Naomi Oreskes’s recent book, Why Trust Science?, occupies an underpopulated space: It is interesting to an audience of professional historians or philosophers of science, but it also aims to engage a much larger part of the public. The book is motivated by Oreskes’s work on climate change denialism, and it asks: Why should we trust the pronouncements of scientists?
Oreskes begins by rejecting the view that scientists employ special methods by which they are able to tell what is true. We might think that scientists only hold theories that have been appropriately verified. But no: Philosophers have long argued, for a variety of reasons, that we can never verify theories in the sense of conclusively demonstrating their truth. Or perhaps proper scientific theories must be falsifiable, and must have survived many rigorous attempts at falsification? Again, this famous proposal by Karl Popper did not hold up to scrutiny. Oreskes goes through additional suggestions, and many influential philosophers make an appearance: Comte, Duhem, Hempel, Quine, Kuhn — and of course Feyerabend, who wrote “against method”.
Oreskes argues that scientific method ultimately cannot be what guarantees the trustworthiness of scientific findings. Instead, she suggests that we should look to social aspects of science. For example, we should ask whether the relevant scientific community is diverse, so that many viewpoints are represented. And we should ask whether the community allows critical discussion, so that superior viewpoints have a chance to prevail. In brief, our trust in science ought to rest not on truth-conducive methods, but on a truth-conducive type of social organisation. If an appropriately open, diverse, and critical scientific community reaches a consensus on a question, that consensus can probably be trusted. Since we cannot know for sure what is true, we use consensus as a proxy.
This is an appealing solution to the problem, and I have no doubt that it gets at something important. However, I am not convinced that it can successfully bracket the question of method. Here’s why. For group consensus to be a meaningful proxy for truth, we have to assume that the group can somehow assess whether its methods a truth-tropic, that is, whether they are sensitive to how the world actually is (which is not to say that these methods are required to be infallible). We must also assume that such an assessment of truth-tropism is relevant to the emergence of consensus. Otherwise the consensus might indicate nothing more than that the entire community has convinced itself to use the same, although unreliable, methods. If a community lacks methods that are truth-tropic, or lacks the ability to tell which of its methods are truth-tropic, or does not care, then its consensus doesn’t count for much — even if the community is wonderfully diverse, open, and critical.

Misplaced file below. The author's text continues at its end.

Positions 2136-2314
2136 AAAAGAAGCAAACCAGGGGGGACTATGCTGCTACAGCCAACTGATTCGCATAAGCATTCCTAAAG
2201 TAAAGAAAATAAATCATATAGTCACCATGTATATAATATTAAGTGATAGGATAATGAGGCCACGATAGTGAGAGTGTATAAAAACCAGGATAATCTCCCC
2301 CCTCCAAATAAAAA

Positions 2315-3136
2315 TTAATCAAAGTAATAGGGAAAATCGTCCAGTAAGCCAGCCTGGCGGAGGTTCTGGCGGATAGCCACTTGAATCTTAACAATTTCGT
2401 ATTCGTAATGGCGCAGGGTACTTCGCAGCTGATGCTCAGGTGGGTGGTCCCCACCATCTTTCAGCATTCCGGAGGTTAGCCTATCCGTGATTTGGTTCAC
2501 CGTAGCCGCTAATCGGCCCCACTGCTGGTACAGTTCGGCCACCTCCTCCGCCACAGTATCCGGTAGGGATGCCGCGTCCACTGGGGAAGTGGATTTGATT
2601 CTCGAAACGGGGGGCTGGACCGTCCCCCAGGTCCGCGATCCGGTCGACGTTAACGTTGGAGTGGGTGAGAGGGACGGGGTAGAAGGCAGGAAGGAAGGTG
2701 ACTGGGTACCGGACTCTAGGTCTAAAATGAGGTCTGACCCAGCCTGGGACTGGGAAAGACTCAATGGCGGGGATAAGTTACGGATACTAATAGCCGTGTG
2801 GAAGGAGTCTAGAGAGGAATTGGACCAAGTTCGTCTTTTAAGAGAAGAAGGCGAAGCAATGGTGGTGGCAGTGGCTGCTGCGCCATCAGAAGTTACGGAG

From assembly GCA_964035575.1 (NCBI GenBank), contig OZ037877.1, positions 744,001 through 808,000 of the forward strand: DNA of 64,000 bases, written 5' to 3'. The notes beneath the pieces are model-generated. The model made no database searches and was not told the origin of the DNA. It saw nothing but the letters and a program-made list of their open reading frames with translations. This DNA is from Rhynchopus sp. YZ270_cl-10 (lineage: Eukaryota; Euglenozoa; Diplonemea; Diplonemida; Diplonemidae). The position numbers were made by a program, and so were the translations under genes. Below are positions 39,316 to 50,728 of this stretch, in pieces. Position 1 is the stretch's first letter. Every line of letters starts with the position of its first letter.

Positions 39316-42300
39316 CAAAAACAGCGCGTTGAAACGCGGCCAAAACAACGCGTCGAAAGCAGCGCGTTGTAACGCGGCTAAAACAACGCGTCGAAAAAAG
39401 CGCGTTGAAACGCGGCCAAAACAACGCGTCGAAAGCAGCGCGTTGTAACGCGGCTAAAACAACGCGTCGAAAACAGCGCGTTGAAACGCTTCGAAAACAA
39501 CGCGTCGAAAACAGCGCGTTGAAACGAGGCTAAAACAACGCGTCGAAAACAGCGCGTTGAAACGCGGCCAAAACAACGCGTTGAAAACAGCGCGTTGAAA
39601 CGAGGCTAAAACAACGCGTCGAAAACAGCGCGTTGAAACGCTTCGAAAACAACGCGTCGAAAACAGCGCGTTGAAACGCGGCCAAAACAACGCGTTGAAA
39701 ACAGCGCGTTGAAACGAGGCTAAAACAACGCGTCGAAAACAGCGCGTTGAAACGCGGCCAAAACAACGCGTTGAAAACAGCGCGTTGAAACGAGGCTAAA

Oreskes rightly fears that strong methodological norms could become a straightjacket (she speaks of a “fetish”), such as when we demand randomised, controlled trials in cases where they are neither feasible nor necessary. She discusses, for example, the debates about the effectiveness of dental flossing. Even in the absence of RCTs, she argues, we should not dismiss the abundant mechanistic evidence that flossing is effective against periodontal disease. I agree! However, this does not show that methodological norms are a bad thing to have. It only shows that we should not adopt artificially narrow accounts. The goal of scientific epistemology must be to study the full range of methods that empirical scientists employ, and to learn about their track records as epistemic tools.
To be clear, I think that we should in most cases trust science. I also think that the social organisation of scientific inquiry is important and deserves much more attention from philosophers of science than it has so far received. And, finally, I agree with Oreskes that the existence of a consensus within a scientific community is an important indicator of whether any particular scientific result ought to be trusted. Consensus is an especially important indicator for a general, non-expert public. But as historians and philosophers of science, we have an additional explanatory aim. It is to understand why consensus in a community can be taken as an indication that particular claims are likely to be true. And this requires a debate about the methods by which such claims are assessed, even if we believe that this assessment is a social processs.
(P.S.: I often dabble in the debates about what, if anything, the history of science and the philosophy of science have to learn from each other. Oreskes’s book is interesting in this respect. She clearly self-identifies as a historian of science. But in this book she begins by reviewing philosophical accounts of method, and she returns to this philosophical framing throughout as she discusses episodes from the history of science. I think that this is not at all surprising: If the epistemology of science is our interest, then we are in an area where the history and the philosophy of science naturally intersect.)